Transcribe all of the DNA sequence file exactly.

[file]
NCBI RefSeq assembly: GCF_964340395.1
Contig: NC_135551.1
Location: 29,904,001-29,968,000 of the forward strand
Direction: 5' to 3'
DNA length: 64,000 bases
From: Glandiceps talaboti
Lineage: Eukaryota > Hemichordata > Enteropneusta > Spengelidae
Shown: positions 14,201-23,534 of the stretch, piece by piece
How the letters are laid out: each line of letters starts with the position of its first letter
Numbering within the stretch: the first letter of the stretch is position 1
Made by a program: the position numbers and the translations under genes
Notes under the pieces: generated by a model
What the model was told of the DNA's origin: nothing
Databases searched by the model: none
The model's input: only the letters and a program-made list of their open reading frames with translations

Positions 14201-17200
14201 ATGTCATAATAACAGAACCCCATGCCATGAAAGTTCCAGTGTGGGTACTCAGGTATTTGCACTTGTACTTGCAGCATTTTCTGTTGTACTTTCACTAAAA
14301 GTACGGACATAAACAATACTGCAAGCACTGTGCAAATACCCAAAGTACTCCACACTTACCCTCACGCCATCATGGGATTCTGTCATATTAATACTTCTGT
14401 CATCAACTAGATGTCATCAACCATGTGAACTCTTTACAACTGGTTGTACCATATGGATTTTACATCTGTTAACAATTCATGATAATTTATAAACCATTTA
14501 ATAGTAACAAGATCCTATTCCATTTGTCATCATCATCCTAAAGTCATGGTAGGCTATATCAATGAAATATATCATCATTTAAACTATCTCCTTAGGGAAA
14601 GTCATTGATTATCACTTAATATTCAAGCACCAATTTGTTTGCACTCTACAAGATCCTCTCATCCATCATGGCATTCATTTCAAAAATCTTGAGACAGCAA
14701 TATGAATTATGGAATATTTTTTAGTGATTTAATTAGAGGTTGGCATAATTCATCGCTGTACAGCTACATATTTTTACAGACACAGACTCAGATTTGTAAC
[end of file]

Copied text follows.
NCBI RefSeq assembly: GCF_964340395.1
Contig: NC_135551.1
Location: 29,904,001-29,968,000 of the forward strand
Direction: 5' to 3'
DNA length: 64,000 bases
From: Glandiceps talaboti
Lineage: Eukaryota > Hemichordata > Enteropneusta > Spengelidae
Shown: positions 14,201-23,534 of the stretch, piece by piece
How the letters are laid out: each line of letters starts with the position of its first letter
Numbering within the stretch: the first letter of the stretch is position 1
Made by a program: the position numbers and the translations under genes
Notes under the pieces: generated by a model
What the model was told of the DNA's origin: nothing
Databases searched by the model: none
The model's input: only the letters and a program-made list of their open reading frames with translations

Positions 14201-17200
14201 ATGTCATAATAACAGAACCCCATGCCATGAAAGTTCCAGTGTGGGTACTCAGGTATTTGCACTTGTACTTGCAGCATTTTCTGTTGTACTTTCACTAAAA
14301 GTACGGACATAAACAATACTGCAAGCACTGTGCAAATACCCAAAGTACTCCACACTTACCCTCACGCCATCATGGGATTCTGTCATATTAATACTTCTGT
14401 CATCAACTAGATGTCATCAACCATGTGAACTCTTTACAACTGGTTGTACCATATGGATTTTACATCTGTTAACAATTCATGATAATTTATAAACCATTTA
14501 ATAGTAACAAGATCCTATTCCATTTGTCATCATCATCCTAAAGTCATGGTAGGCTATATCAATGAAATATATCATCATTTAAACTATCTCCTTAGGGAAA
14601 GTCATTGATTATCACTTAATATTCAAGCACCAATTTGTTTGCACTCTACAAGATCCTCTCATCCATCATGGCATTCATTTCAAAAATCTTGAGACAGCAA
14701 TATGAATTATGGAATATTTTTTAGTGATTTAATTAGAGGTTGGCATAATTCATCGCTGTACAGCTACATATTTTTACAGACACAGACTCAGATTTGTAAC